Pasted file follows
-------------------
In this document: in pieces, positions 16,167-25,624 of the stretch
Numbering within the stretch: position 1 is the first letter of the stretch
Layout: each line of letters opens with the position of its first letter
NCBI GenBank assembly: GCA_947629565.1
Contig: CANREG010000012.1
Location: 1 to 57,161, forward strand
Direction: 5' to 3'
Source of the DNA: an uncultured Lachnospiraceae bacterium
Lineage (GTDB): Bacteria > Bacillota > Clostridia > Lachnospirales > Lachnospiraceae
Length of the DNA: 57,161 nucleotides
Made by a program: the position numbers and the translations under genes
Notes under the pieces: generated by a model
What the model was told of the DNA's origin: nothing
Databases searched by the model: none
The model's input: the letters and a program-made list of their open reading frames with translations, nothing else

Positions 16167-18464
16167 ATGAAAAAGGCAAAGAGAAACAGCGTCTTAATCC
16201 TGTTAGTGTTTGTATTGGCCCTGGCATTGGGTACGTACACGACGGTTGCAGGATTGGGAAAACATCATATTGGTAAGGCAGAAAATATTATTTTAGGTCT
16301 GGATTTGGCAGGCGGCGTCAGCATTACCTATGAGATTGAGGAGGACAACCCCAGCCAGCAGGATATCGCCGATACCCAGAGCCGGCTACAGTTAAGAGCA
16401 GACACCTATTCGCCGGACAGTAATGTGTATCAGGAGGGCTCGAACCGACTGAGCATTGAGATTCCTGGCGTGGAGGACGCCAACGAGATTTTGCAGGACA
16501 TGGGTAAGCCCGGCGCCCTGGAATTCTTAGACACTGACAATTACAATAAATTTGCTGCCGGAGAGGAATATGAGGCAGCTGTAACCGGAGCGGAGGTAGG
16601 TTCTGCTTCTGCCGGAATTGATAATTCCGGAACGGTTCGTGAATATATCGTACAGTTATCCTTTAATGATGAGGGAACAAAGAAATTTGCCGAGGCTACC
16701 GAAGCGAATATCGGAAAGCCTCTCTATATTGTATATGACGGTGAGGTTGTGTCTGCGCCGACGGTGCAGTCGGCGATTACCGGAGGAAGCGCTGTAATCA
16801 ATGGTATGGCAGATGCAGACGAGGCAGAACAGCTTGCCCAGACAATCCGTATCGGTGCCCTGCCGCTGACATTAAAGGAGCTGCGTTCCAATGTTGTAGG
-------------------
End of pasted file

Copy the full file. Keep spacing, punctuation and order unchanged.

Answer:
In this document: in pieces, positions 16,167-25,624 of the stretch
Numbering within the stretch: position 1 is the first letter of the stretch
Layout: each line of letters opens with the position of its first letter
NCBI GenBank assembly: GCA_947629565.1
Contig: CANREG010000012.1
Location: 1 to 57,161, forward strand
Direction: 5' to 3'
Source of the DNA: an uncultured Lachnospiraceae bacterium
Lineage (GTDB): Bacteria > Bacillota > Clostridia > Lachnospirales > Lachnospiraceae
Length of the DNA: 57,161 nucleotides
Made by a program: the position numbers and the translations under genes
Notes under the pieces: generated by a model
What the model was told of the DNA's origin: nothing
Databases searched by the model: none
The model's input: the letters and a program-made list of their open reading frames with translations, nothing else

Positions 16167-18464
16167 ATGAAAAAGGCAAAGAGAAACAGCGTCTTAATCC
16201 TGTTAGTGTTTGTATTGGCCCTGGCATTGGGTACGTACACGACGGTTGCAGGATTGGGAAAACATCATATTGGTAAGGCAGAAAATATTATTTTAGGTCT
16301 GGATTTGGCAGGCGGCGTCAGCATTACCTATGAGATTGAGGAGGACAACCCCAGCCAGCAGGATATCGCCGATACCCAGAGCCGGCTACAGTTAAGAGCA
16401 GACACCTATTCGCCGGACAGTAATGTGTATCAGGAGGGCTCGAACCGACTGAGCATTGAGATTCCTGGCGTGGAGGACGCCAACGAGATTTTGCAGGACA
16501 TGGGTAAGCCCGGCGCCCTGGAATTCTTAGACACTGACAATTACAATAAATTTGCTGCCGGAGAGGAATATGAGGCAGCTGTAACCGGAGCGGAGGTAGG
16601 TTCTGCTTCTGCCGGAATTGATAATTCCGGAACGGTTCGTGAATATATCGTACAGTTATCCTTTAATGATGAGGGAACAAAGAAATTTGCCGAGGCTACC
16701 GAAGCGAATATCGGAAAGCCTCTCTATATTGTATATGACGGTGAGGTTGTGTCTGCGCCGACGGTGCAGTCGGCGATTACCGGAGGAAGCGCTGTAATCA
16801 ATGGTATGGCAGATGCAGACGAGGCAGAACAGCTTGCCCAGACAATCCGTATCGGTGCCCTGCCGCTGACATTAAAGGAGCTGCGTTCCAATGTTGTAGG